‘Good morning darling. I made you some tea,’ he said, placing the cup on the bedside table. She smiled, waiting for him to pull out something from his pocket or from behind his back. Instead, he bent forward, carefully placing his moist lips on hers and then whispered into her ear, ‘Happy Birthday, my love!’
‘Thankyou!’ she said, returning the favour. The Captain then stood up, giving his lady-love a distinguished military salute and moved out of the room.
The woman sat right there, wondering if the whole thing was a charade. A contrived effort to shield something bigger that had perhaps been stashed away for the latter half of the day.
She spent the morning cooking some birthday-worthy cuisines, and getting the house ready for a supposed celebration. She pulled out a lovely floral dress from her trousseau and pearls to go with it. A gentle touch of rouge on the cheeks gave her the perfect shade fit for a bashful birthday girl. After plucking flowers from her mini garden, she placed them in a china vase which was a wedding gift from a dear friend. And she baked a cake as well! A tiny one. They were both wary of calories and with the Captain sure to bring one along, it would be a bit too much.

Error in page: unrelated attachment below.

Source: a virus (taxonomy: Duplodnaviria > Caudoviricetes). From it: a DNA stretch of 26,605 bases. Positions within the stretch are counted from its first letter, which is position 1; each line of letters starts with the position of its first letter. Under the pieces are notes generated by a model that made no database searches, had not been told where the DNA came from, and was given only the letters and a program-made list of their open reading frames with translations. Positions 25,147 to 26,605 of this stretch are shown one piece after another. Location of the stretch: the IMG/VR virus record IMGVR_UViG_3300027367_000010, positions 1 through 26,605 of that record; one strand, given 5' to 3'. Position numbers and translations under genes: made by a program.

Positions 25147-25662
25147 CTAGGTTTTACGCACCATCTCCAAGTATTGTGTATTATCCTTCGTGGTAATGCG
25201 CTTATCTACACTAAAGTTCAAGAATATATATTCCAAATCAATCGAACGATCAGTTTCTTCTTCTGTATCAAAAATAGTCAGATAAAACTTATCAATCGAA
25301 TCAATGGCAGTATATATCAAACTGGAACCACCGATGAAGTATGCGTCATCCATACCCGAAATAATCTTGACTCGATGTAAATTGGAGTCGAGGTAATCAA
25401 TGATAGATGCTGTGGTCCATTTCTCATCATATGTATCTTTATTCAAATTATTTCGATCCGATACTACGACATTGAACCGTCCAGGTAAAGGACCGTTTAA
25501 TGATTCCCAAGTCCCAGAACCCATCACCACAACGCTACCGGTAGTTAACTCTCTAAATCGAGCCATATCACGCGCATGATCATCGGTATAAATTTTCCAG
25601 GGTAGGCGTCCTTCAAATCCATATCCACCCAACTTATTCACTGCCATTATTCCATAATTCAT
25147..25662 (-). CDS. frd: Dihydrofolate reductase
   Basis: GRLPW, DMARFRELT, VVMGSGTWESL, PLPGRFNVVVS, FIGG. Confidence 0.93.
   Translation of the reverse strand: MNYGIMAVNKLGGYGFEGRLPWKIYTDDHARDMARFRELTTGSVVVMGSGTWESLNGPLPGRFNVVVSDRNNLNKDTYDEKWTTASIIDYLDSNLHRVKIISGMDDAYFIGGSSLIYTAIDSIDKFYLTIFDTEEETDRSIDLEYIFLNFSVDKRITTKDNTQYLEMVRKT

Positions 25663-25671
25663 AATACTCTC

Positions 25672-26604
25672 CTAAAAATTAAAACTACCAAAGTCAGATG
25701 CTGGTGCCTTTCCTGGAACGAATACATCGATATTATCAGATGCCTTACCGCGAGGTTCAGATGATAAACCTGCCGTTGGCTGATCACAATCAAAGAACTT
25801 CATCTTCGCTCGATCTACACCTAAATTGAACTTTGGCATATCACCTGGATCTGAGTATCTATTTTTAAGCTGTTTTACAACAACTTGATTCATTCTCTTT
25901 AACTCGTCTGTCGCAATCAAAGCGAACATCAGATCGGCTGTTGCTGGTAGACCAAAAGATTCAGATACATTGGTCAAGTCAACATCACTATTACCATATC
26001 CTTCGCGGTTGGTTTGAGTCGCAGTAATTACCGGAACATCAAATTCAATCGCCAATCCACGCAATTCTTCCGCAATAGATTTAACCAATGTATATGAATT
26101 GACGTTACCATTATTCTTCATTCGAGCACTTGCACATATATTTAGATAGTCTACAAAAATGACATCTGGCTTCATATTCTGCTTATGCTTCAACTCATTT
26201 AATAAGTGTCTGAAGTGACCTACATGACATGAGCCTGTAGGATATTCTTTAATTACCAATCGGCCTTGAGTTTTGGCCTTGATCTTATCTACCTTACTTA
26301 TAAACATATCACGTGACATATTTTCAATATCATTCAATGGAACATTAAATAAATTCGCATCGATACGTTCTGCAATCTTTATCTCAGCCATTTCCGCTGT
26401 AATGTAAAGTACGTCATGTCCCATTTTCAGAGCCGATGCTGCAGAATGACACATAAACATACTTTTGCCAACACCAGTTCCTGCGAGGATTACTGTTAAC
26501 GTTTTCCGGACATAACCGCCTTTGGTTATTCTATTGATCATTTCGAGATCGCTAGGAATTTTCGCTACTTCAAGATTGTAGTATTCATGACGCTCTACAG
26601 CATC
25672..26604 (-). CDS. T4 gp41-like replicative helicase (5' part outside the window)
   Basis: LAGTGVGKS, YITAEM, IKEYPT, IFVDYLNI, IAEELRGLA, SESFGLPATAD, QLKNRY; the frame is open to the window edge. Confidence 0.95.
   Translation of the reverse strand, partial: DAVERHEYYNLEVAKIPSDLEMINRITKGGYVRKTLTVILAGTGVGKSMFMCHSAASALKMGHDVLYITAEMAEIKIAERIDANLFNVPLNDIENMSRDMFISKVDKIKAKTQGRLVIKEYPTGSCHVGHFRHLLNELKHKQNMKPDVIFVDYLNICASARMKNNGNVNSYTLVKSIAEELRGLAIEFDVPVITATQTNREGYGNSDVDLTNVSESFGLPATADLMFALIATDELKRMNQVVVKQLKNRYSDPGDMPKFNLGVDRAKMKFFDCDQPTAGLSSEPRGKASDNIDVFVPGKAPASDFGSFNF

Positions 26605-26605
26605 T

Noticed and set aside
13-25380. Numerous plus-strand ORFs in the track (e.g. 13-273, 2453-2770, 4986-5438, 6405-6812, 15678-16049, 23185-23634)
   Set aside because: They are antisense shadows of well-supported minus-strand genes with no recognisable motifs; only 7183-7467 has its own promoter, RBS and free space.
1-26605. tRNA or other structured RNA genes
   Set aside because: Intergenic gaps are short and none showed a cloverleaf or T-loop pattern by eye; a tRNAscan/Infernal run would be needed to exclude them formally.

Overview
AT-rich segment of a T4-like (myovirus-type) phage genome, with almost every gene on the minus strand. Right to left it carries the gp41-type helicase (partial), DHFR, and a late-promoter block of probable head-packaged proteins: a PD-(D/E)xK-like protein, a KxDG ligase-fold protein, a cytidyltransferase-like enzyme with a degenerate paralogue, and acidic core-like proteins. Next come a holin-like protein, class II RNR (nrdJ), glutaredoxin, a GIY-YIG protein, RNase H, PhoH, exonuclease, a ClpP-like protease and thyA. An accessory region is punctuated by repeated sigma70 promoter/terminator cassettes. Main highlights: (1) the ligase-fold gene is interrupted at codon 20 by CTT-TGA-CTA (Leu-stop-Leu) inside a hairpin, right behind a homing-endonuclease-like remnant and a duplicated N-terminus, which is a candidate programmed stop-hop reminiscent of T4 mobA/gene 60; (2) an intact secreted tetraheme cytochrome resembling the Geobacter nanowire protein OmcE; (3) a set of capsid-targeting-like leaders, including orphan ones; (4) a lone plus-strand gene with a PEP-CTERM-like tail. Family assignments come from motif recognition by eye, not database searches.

As birds began to fly home and the evening sun cast its long shadows into the living room, her eyes rested on the gate, waiting for her lover to walk in, sanguine that a most glorious evening awaited her. He did, soon enough, rushing in at the speed of light and melting her away in a titanic hug.
‘I love you, my sweetheart,’ he said, looking at her. ‘Ah! The birthday girl looks beautiful. What a lucky man I am!’ She fluttered her eyes that seemed to be working like a surveillance camera at that moment.
Releasing her, the Captain walked into the house, empty-handed, welcomed by the ambrosial scent of the cake wafting from the oven.
She, on the other hand, stood at the door, her mouth agape, her listless hands dangling in free air and her eyes, a pool of water.
‘Aaahhhh… I’m famished,’ he said, drawing into his nostrils the sweet, fragrant smell and turning around to look at his wife. But what was it that he saw? His beloved, his little birdie, the one he loved most dearly in the entire world, was standing at the door with tears flowing down her orbs, smearing the mascara that had embellished her long, black, eyelashes. Her cheeks were blotchy and redder than before.
It took him a moment to register the changed scenario. And then, with lines of worry cast on his forehead, he walked back to her.